How Do Prenuptial and Postnuptial Agreements Differ?

Marital agreements help provide clarity and set terms for financial matters in the event of a divorce, but the timing and circumstances surrounding their creation vary in the following ways:

  • Prenuptial agreement – Typically initiated when a couple is planning to get married and wants to establish the terms of their financial arrangement in case of divorce.
  • Postnuptial agreement – Created after marriage, often prompted by a change in circumstances, a desire to formalize financial arrangements, or simply a realization that certain matters need clarification.

Why Are These Marital Agreements Growing in Popularity?

In the past, prenuptial agreements were primarily associated with the wealthy elite, but this perception has undergone a significant shift in recent years. Prenuptial and postnuptial agreements have become increasingly popular among couples from diverse backgrounds, serving as crucial legal documents to determine the fate of assets in the event of divorce or death. Couples from all walks of life now opt for prenuptial or postnuptial agreements for various reasons, including:

  • Wealth disparity – When one spouse has significantly more wealth than the other, a prenuptial agreement can prevent financial motives from influencing the marriage.
  • Blended families –In cases where one spouse has children from a previous marriage, a prenuptial agreement safeguards the inheritance of those children.
  • Business ownership – If one spouse owns a business or a share of a business, a prenuptial or postnuptial agreement ensures the business remains intact and is not subject to division in the event of divorce or death.
  • Debt considerations – If one spouse enters the marriage with substantial debt, a prenuptial agreement can absolve the other spouse of responsibility for that debt in case of divorce.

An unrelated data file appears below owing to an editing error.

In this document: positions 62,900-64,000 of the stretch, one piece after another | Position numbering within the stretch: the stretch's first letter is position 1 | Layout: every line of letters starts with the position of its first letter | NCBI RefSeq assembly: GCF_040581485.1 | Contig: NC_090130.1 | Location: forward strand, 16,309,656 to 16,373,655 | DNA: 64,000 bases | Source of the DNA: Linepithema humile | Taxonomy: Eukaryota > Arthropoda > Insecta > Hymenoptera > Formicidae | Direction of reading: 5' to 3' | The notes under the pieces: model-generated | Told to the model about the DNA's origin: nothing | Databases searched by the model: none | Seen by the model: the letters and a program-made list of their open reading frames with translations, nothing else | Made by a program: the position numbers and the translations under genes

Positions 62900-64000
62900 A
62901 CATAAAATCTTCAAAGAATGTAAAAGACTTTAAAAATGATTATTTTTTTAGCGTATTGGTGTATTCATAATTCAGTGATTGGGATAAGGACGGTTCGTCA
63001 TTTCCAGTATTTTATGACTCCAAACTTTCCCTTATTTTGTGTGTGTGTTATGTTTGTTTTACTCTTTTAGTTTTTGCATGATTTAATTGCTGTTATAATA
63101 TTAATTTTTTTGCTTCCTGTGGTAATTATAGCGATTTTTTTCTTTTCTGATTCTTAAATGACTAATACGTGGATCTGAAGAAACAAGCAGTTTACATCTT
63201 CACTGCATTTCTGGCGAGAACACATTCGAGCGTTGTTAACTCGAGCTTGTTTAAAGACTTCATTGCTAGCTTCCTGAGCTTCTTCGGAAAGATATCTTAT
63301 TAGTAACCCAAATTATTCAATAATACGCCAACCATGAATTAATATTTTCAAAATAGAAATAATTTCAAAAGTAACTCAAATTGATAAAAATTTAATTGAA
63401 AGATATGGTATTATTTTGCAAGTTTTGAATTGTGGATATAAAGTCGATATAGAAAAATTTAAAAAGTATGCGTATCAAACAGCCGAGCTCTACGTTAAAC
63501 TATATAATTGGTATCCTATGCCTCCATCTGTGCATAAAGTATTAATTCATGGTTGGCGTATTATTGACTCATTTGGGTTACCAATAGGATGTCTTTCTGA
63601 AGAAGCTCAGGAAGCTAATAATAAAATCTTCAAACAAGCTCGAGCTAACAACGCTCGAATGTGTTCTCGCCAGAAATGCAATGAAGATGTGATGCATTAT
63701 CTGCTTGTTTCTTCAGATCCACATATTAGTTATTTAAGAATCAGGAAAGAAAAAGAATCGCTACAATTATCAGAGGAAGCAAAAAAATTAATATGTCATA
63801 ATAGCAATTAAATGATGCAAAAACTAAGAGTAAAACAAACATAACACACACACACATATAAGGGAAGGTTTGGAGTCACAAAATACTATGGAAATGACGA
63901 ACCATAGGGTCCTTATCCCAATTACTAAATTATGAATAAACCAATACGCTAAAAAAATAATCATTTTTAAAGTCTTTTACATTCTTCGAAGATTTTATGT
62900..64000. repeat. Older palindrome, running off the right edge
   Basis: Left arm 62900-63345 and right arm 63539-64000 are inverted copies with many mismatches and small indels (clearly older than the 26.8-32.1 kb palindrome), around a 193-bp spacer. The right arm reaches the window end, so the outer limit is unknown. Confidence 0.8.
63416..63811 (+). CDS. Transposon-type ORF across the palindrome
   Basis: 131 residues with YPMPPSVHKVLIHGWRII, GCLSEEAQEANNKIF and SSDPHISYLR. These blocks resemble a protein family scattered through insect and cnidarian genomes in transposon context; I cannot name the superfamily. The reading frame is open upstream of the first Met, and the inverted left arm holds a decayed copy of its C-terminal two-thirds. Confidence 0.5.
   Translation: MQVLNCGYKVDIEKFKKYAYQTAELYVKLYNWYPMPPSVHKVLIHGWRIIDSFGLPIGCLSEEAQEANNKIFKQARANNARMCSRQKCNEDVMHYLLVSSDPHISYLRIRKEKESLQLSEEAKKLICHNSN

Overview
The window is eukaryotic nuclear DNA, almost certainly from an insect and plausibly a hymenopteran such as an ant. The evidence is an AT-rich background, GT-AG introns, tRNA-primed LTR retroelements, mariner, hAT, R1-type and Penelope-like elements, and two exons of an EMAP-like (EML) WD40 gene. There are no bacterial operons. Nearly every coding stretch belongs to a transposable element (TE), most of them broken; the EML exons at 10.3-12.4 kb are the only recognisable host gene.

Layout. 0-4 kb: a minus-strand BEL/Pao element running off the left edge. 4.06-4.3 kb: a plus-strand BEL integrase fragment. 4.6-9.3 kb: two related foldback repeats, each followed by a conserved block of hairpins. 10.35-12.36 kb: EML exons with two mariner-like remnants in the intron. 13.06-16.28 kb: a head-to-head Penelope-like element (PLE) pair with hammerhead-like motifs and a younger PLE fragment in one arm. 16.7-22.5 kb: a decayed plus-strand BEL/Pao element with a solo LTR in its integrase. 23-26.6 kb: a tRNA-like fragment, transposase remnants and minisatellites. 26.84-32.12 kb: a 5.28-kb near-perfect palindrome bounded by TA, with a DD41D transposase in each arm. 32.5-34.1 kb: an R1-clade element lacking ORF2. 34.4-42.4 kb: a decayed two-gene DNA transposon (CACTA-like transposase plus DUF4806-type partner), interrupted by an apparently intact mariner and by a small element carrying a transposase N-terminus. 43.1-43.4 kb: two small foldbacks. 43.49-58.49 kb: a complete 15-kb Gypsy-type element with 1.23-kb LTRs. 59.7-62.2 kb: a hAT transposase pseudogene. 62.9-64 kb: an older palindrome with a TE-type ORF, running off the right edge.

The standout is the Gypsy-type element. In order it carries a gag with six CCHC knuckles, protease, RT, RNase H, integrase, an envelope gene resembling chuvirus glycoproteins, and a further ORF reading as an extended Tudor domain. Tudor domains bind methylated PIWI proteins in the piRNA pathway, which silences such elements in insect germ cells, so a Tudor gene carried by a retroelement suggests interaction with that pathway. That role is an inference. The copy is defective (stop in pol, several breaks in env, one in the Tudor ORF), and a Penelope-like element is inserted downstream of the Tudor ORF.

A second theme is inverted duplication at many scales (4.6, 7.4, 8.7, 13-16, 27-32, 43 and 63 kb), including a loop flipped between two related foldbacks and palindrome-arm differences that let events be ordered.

• Asset or Debt Acquisition – Prenuptial or postnuptial agreements can exclude specific items from the property division process during a divorce, particularly assets or debts acquired during the marriage.

 Schedule a Free Consultation with a Kane County, IL Family Law Lawyer

 If you and your significant other are considering the protection offered by a prenuptial or postnuptial agreement, reach out to Shaw Sanders, P.C.. A skilled St. Charles, IL family law attorney will assist you in drafting and negotiating the necessary legal documents to move forward with your plans. Call 630-584-5550 for a free consultation.

IL family lawyerCollege expenses keep climbing in Illinois every year. If your ex is not exactly on board with chipping in for those hefty tuition bills, the court can step in and decide on payments. If you are a divorced parent or about to be one, it is crucial to know what Illinois law says about kicking in for your child’s college. You need help with child support. At Shaw Sanders, P.C., a St. Charles, Illinois family attorney can help you navigate this legal journey.